The Neverending Campaign (In the News)

Editorial
You hear it all the time: Are presidential campaigns getting longer, or do they just seem longer? A new report from the Center for Competitive Politics laid a measuring tape on campaigns from 1952 onward, and yes, they are longer.  
Changes in media intensity and other issues have contributed, but the authors point to the main reason being federal campaign-finance limits that force candidates to spend more time raising money. The date when presidential campaigns began to run forever is impossible to miss: It happened in the 1970s, following passage of the 1972 Federal Election Campaign Act and amendments two years later. 
That law created the campaign-finance system as we now know it, requiring candidates to formally declare their campaigns, putting contribution limits on donors and requiring candidates to file quarterly fundraising reports, including the amount of money raised and donor names.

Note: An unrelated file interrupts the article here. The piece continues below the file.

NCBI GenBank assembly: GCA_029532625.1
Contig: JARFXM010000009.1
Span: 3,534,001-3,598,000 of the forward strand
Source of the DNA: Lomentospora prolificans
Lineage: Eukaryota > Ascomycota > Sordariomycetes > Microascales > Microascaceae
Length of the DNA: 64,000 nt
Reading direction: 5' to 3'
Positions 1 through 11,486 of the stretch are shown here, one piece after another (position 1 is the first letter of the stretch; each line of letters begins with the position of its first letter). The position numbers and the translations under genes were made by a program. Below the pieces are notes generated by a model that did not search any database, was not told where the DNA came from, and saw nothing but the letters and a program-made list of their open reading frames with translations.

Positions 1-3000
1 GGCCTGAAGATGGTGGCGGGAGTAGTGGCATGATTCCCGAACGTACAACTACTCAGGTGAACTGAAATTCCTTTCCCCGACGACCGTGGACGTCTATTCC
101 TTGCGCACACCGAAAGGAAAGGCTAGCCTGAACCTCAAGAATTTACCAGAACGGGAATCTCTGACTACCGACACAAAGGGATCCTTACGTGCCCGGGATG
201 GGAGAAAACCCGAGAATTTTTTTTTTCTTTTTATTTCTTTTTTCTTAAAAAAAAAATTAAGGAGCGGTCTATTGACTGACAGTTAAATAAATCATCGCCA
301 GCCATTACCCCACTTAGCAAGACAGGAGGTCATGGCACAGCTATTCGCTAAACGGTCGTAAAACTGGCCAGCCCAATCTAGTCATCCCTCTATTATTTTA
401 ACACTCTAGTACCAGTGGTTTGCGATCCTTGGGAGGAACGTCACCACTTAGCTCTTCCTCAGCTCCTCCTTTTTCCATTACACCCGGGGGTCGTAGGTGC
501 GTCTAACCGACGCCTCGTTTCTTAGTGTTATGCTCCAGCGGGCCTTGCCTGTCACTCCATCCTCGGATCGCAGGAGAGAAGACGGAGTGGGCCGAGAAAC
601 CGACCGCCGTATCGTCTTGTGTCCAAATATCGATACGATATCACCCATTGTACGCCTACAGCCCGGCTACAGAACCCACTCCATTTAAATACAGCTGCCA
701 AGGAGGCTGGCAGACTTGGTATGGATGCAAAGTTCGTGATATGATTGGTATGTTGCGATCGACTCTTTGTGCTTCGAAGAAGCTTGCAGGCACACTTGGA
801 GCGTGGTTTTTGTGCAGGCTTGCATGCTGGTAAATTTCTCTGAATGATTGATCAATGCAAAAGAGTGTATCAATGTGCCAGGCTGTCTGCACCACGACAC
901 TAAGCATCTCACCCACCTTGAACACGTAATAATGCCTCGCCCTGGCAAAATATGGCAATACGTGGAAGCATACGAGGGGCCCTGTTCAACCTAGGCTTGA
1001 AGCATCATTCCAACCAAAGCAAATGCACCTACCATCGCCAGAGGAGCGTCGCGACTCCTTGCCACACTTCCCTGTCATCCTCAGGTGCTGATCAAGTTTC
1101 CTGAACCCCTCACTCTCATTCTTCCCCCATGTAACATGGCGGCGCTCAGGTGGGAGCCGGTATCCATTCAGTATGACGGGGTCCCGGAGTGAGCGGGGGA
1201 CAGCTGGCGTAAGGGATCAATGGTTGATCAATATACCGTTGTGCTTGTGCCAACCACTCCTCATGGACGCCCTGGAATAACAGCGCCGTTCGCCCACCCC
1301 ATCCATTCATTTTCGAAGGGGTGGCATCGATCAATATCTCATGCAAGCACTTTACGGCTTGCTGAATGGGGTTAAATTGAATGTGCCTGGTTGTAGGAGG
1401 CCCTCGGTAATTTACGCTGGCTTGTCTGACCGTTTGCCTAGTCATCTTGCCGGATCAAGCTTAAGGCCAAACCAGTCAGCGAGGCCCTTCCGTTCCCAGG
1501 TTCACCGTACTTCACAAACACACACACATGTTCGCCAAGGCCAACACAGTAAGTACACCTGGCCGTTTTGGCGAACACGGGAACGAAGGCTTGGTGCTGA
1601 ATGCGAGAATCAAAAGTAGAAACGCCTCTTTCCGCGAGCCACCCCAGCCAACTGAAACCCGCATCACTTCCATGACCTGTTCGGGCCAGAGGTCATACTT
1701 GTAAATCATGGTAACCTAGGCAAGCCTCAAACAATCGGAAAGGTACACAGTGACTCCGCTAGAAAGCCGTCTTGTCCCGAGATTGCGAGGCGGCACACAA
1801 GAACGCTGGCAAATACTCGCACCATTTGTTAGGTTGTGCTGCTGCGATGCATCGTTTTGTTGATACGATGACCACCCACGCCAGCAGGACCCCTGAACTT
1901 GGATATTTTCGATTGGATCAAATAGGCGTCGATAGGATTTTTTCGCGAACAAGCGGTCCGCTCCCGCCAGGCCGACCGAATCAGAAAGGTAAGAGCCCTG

The impact is startling. Since the advent of contribution limits, the report notes, the average campaign has lasted 484 days, compared to 286 days in the 1950s and 1960s. Senator Eugene McCarthy’s 1968 run for the White House was launched in November 1967, months before the March primary in New Hampshire. A handful of large contributions from wealthy donors made it possible. Less than a decade later, Jimmy Carter ran the longest campaign ever—691 days.